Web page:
Forex forecasting with Support vector regression and Long short-term memory recurrent neural network
Bodický, Michal ; Šíla, Jan (advisor) ; Krištoufek, Ladislav (referee)
In the last years, the field of machine learning boomed. That led to its numerous forecasting applications on prices of Foreign exchange market. Re- searchers there mostly compare neural networks to linear model baselines. The contribution of this thesis consists of a comprehensive performance com- parison between two promising machine learning methods, Support vector regression (SVR) and Long short-term memory recurrent neural network (LSTM RNN), in the forecasting of six highly traded currency pairs on one minute univariate time series data. First, it analyses methods' performances in the forecasting of one step ahead price while varying input dimensions of these methods. Next, it examines how methods perform in longer forecasts, that enabled by using a recurrent version of SVR. In the first analysis, LSTM RNN outperforms SVR in most of the cases several times. Performance of SVR is robust to varying input while LSTM RNN's performance fluctuates across dimensions. In the second analysis, LSTM RNN beats SVR mostly by order of magnitude. With increasing forecasting horizon, SVR's performance gets worse and LSTM RNN's performance remains stable. 1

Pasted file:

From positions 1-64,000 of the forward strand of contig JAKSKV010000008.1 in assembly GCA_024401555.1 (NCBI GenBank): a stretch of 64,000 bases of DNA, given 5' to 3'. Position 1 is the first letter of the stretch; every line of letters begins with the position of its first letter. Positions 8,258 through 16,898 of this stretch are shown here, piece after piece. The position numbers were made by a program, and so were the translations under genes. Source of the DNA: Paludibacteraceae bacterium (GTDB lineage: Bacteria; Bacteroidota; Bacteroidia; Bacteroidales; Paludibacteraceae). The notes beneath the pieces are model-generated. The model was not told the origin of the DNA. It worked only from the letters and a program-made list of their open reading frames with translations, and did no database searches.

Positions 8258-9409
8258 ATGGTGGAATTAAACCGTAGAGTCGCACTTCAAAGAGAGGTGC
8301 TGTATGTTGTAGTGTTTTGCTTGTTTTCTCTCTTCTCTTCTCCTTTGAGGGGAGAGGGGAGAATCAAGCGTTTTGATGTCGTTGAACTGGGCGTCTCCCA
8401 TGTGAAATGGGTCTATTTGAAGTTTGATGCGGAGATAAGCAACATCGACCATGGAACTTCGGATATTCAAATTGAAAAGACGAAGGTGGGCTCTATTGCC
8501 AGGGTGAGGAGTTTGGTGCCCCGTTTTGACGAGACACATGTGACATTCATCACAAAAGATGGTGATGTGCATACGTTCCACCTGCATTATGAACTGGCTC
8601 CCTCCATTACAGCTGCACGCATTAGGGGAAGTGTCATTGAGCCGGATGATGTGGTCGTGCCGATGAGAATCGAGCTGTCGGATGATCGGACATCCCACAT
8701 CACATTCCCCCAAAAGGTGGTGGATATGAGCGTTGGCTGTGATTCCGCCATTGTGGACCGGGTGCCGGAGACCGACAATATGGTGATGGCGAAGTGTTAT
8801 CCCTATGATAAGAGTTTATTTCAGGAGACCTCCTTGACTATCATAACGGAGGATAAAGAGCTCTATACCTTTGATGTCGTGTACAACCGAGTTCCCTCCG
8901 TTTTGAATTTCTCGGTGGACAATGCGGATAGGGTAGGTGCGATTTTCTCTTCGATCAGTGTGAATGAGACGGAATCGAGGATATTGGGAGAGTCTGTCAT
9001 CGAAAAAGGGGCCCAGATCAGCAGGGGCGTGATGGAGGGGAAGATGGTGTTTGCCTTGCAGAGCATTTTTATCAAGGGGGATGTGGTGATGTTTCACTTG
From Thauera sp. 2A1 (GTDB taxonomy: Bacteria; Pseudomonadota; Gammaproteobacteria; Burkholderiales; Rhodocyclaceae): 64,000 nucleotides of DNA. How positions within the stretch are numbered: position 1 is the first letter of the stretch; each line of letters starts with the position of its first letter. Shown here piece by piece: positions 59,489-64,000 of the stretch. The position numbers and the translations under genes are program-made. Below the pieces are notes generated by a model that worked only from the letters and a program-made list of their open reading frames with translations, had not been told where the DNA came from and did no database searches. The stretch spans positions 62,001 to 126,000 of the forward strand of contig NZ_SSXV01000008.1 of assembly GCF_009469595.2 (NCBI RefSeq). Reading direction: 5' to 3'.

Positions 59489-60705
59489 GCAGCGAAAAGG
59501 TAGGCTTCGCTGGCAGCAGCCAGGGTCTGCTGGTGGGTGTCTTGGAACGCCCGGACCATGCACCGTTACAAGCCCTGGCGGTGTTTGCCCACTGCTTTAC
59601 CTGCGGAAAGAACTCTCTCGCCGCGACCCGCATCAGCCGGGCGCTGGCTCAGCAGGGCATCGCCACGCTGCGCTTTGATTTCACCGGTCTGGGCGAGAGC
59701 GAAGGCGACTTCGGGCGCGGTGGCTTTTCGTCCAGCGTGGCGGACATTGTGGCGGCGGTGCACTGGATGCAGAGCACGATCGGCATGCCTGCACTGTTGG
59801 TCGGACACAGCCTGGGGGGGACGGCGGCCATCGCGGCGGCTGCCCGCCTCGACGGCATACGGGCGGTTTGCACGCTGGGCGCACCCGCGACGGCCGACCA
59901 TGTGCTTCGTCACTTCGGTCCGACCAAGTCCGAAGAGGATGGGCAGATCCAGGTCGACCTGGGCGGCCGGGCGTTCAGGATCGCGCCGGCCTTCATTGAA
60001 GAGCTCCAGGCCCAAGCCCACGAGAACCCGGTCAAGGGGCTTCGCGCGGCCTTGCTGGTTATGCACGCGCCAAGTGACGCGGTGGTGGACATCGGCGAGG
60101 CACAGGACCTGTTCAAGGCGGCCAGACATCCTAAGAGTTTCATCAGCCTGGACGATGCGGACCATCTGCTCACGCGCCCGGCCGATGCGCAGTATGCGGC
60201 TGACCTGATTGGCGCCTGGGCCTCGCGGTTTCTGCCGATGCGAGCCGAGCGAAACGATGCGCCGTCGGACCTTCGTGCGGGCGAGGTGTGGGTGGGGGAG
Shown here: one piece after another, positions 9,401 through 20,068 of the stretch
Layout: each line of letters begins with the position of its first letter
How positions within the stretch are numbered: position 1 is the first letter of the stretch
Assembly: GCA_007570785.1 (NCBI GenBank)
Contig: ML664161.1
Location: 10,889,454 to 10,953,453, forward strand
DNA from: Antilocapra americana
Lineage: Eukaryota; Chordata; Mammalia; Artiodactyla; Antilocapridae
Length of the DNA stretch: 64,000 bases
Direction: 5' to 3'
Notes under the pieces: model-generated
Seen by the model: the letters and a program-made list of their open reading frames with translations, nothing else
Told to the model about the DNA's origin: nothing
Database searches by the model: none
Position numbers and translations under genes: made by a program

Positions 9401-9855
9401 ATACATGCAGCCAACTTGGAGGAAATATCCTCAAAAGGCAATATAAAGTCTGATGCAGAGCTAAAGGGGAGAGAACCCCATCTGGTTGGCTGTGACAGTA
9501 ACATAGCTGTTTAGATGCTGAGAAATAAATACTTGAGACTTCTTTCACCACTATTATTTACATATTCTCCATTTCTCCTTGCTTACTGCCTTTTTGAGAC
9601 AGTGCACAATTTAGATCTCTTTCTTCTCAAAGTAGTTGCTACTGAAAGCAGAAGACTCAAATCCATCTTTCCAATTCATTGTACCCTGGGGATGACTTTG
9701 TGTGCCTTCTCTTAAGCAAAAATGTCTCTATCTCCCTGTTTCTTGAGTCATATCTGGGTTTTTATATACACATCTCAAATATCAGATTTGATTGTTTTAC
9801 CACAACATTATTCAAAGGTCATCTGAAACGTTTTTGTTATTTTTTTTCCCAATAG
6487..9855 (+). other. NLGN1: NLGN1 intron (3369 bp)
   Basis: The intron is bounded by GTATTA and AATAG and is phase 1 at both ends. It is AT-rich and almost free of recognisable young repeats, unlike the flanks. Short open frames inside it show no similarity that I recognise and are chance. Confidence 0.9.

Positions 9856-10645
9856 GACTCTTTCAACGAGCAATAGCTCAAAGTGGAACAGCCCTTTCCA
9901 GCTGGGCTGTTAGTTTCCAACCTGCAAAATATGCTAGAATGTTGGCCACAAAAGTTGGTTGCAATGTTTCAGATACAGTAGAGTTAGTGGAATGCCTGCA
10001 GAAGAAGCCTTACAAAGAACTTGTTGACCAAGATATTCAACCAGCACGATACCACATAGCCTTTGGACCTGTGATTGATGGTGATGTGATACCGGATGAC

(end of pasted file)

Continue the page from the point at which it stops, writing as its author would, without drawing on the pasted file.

Three Essays on Bank-Sourced Credit Risk Estimates
Štěpánková, Barbora ; Krištoufek, Ladislav (advisor) ; Teplý, Petr (referee) ; Seow, Hsin-Vonn (referee) ; Ansell, Jake (referee)
The aim of the thesis is to bring new insights into banks' internal credit risk estimates and their application in estimation of credit transition matrices, which are an important part of credit risk modelling with limited publicly available sources. The doctoral thesis consists of three essays that jointly analyse features of bank- sourced credit risk data and practicalities of transition matrices estimation. In the first essay, I empirically test two assumptions widely used for estimation of transition matrices: Markovian property and time homogeneity. The results indicate that internal credit risk estimates do not satisfy the two assumptions, showing evidence of both path-dependency and time heterogeneity even within a period of economic expansion. Contradicting previous findings based on data from credit rating agencies, banks tend to revert their past rating actions. The second essay analyses the extent to which transition matrices depend on the characteristics of the underlying overlapping bank-sourced credit risk datasets and the aggregation method. It outlines that the choice of aggregation approach has a substantial effect on credit risk model results. I also show that bank-sourced transition matrices are more dynamic than those produced by credit rating agencies and introduce industry-specific...